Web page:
Friday 27 January 2012 – 0000:00 hrs CST
My Most Embarrassing and Painful Moments at Saint Joe’s School
The title and idea for this thread came from HBGF’s reply to 73 Grad in “Cuyahoga Falls Christmas Memories.”
I attended Saint Joe’s, albeit unwillingly (parents you know). Anyone who attended Saint Joe’s during the early years know the original building had eight classrooms, four each on the first and second floors. Those rooms had tongue and grove hardwood floors and a “cloakroom” in the back of each classroom.
While serving my sentence at Saint Joe’s, I had numerous moments that caused me a lot of embarrassment. I was all of 9 years of age for the first two and not seasoned enough to gracefully handle one-off moments; other events occurred that were not so much embarrassing as they were painful.Dress Code Violation
Some time during the fourth grade, I received a bright yellow T-shirt with a large cartoon picture of a wolf with his tongue hanging out the side of his mouth. That picture took up the whole front of the shirt; considering how skinny I was back then, it probably would not make a good handkerchief today.
I loved that shirt and decided to wear it to school one day. I received numerous positive comments on it but also a few about the shirt not being appropriate relative to St. Joe’s dress code; in those days, girls wore uniforms and boys were supposed to wear dress slacks and shirts that had long sleeves and buttons up the front. My shirt did not come close to conforming to any dress code except maybe that of a circus clown.
Once we got into class I slid down into my seat so that the Wolf was not visible to Sister Bernard. As I sat there trying to hide my shirt, Sister Bernard called on me to answer a question (don’t remember the question). While trying to answer her question, I remained seated in my low slunk position. She did not allow me to get very far with my answer when she interrupted me with an order to “Stand UP when you are called upon.”
Knowing what the outcome would be if I defied her order, I stood up to the howls of my classmates and a stern look on her face. She ordered me to never wear that shirt to class again. Needless to say, I did not; I do not remember what happened to the shirt though I sure wish I had one just like it today... if it would fit.Gas Attack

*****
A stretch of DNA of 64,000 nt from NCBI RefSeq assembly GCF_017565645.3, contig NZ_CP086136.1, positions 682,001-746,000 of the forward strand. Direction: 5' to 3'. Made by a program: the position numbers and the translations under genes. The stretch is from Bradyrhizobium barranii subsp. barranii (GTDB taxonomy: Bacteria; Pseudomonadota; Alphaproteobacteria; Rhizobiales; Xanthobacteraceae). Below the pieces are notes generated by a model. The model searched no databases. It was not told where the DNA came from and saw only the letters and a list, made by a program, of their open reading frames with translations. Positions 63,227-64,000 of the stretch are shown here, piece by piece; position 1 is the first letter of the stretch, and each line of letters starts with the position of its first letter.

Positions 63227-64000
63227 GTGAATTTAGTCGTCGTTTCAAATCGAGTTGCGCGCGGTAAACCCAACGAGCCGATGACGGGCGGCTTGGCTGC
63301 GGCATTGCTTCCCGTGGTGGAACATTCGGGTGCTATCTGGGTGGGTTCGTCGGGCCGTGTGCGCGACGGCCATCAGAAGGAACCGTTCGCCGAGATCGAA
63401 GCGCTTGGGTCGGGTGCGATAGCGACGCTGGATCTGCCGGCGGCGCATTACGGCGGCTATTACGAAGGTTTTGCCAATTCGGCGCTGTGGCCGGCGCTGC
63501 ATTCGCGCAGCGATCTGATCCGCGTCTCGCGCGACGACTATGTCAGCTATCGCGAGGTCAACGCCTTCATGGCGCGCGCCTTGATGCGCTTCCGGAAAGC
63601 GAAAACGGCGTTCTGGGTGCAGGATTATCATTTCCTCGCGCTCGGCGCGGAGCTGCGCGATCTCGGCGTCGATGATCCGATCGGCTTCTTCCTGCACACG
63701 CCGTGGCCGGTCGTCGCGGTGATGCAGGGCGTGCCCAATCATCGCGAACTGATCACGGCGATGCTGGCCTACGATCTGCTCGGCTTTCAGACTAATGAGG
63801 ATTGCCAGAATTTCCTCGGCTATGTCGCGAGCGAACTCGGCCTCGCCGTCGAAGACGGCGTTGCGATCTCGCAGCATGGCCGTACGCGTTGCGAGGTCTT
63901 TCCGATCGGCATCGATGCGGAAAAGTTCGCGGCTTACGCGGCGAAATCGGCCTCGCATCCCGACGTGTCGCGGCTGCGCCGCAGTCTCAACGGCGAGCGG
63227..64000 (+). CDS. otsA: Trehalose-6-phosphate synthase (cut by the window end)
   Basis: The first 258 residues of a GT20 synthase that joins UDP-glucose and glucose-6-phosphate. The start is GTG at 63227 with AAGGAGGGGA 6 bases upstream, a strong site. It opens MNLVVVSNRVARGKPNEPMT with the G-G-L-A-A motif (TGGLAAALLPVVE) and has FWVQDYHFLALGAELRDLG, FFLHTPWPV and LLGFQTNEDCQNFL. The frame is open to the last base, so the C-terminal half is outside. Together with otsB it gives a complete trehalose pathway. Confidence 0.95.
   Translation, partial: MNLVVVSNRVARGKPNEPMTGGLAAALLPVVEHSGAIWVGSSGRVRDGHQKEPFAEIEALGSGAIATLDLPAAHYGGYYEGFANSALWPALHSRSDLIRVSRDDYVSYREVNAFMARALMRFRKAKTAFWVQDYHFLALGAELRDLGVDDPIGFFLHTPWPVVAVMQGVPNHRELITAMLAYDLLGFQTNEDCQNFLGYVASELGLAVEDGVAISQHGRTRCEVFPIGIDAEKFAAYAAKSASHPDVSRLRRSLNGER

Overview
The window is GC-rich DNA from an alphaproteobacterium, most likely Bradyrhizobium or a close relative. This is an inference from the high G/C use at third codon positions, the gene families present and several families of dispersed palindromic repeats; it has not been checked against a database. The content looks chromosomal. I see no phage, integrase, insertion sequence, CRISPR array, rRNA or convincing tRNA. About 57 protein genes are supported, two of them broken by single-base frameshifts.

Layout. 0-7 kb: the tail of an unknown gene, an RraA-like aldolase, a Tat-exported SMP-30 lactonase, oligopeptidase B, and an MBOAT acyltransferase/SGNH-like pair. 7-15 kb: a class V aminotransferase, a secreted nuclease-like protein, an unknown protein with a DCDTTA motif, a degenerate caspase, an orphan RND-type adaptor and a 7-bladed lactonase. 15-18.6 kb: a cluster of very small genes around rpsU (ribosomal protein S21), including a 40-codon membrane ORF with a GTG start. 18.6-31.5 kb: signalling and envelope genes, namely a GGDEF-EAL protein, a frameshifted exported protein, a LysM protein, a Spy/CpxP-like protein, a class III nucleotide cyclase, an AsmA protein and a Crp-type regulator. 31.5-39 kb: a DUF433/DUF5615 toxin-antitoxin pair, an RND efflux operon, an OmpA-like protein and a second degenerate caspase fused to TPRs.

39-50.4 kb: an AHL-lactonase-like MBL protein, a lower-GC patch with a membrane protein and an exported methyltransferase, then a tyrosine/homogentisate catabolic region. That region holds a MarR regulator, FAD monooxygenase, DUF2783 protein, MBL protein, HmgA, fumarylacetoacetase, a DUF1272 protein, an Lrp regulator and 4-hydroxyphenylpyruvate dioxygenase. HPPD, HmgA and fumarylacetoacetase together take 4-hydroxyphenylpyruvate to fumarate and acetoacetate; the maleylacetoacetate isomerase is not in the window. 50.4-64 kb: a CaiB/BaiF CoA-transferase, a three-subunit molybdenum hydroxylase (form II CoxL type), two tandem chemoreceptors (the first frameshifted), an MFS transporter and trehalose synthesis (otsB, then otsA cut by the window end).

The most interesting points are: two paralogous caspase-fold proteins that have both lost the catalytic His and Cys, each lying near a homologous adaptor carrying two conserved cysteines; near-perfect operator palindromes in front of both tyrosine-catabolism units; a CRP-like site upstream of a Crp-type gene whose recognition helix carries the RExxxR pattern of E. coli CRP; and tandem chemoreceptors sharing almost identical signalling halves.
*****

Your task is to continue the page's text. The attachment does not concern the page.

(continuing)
The next embarrassing moment happened in the same class and was worse than the first. I rarely if ever raised my hand when a teacher asked a question; I knew better than to put myself in a position where I might look like a fool. Remember the old saying: “It is better to remain silent and be thought a fool than to open one’s mouth and remove all doubt.” (Attributed to many, its roots originate in the Bible)
Well, one day Sister Bernard is asking questions and kids are raising their hands. As usual, I just sat there day-dreaming. All of a sudden, she asks the first question for which I positively knew the answer. I was so positive I had the correct answer I thrust my hand into the air; I continued thrusting my hand into the air in the hope that she would call on me. The thrusting caused me to bounce up and down in my seat. I was bouncing so much I was causing the desk to partially come off the floor (they were not attached directly to the floor; they were screwed to long wood slats that sat on the floor).
During one of those upward thrusts, I broke wind with such force it rattled the windows; I am sure everyone in the school heard it. As the class let out a huge roar of laughter, I immediately slunk down into my seat, never again raising my hand in class; to add insult to injury she did not even call on me.Painful Day
Now at 10 years of age, I am in to the 5th grade with Sister Irma as Guard in Charge. This incident was not so embarrassing as it was painful. I usually sat in the back of the class (out of sight, out of mind); in this instance, it was near the back of the first row from the teacher’s vantage point counting left to right. It was the row fartherest from the windows, next to the side blackboards and just in front of the cloakroom.
One fine day, unbeknownst to me, Sister Irma was in the back of the room standing directly behind me out of my sight. We were probably supposed to be reading or studying and I was probably talking or doing something she did not condone, which was normal for me. All of a sudden, something hit me on the right side of my head and ear. The force was so great it knocked me clean out of my desk and onto the floor. As I landed on the floor, I heard a voice spew an expletive: “D__You.” By this time, my head was hurting and my right ear was ringing as though a siren had been stuck into it. I looked up from the floor and there stood Sister Irma with “Fire in Her Eyes.” I got up off the floor and sat down at my desk. She said nothing more and walked to the front of the classroom. For about two weeks, I could not hear with my right ear other then the constant ringing.